What does Middle English “cheping” mean?

What does Middle English “cheping” mean?

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Wycliffe’s Bible (page 26)



“But to whom schal Y gesse this generacioun lijk? It is lijk to children sittynge in chepyng, that crien to her peeris”

King James Bible:

“…But whereunto shall I liken this generation? It is like unto children sitting in the markets, and calling unto their fellows…”


A cheaping is a place where goods are bought and sold. Market is a direct translation. The Middle English Dictionary has it under “chepinge”:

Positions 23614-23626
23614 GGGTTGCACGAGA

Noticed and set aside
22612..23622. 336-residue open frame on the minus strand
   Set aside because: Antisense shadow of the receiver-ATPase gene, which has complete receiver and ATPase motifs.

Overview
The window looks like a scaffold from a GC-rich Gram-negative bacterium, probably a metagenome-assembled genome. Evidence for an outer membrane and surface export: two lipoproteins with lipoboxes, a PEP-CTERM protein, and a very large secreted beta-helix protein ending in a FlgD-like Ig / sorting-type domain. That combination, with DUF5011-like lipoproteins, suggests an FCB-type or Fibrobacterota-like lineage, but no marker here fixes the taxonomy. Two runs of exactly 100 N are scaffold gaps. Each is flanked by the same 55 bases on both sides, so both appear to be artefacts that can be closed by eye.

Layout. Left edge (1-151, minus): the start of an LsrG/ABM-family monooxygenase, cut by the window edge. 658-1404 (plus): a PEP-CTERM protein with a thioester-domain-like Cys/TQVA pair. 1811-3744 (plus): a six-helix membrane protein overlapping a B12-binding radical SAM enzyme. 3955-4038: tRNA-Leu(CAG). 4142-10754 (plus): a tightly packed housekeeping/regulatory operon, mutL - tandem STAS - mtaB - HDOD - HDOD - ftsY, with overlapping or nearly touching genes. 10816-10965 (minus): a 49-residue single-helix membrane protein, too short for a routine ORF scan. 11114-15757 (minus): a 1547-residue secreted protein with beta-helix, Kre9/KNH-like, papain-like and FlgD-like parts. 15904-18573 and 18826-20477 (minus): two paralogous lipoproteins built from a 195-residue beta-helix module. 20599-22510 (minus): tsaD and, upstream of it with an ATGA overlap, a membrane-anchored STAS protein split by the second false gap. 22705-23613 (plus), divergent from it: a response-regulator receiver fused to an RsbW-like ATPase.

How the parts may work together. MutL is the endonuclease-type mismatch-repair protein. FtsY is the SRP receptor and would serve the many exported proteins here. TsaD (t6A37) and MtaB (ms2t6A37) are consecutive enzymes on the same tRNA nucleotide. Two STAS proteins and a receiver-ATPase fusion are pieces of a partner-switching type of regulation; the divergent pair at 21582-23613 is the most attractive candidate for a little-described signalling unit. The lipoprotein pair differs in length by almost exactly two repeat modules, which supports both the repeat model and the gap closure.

2 (a) A market or market place (in a city)

And here’s an example from the Wycliffe Bible, as listed under the entry:

(c1384) WBible(1) (Dc 369(2))Deeds 16.19 : The lordis..Poul and Silas ledden into cheping [L in forum] or dom place.

The root word is chep (from Old English cēap), a noun that has to do with buying or selling goods. That’s where we get the adjective cheap with its meaning of a good bargain.

Source : Link , Question Author : Anatoliy Sydorov , Answer Author : TaliesinMerlin

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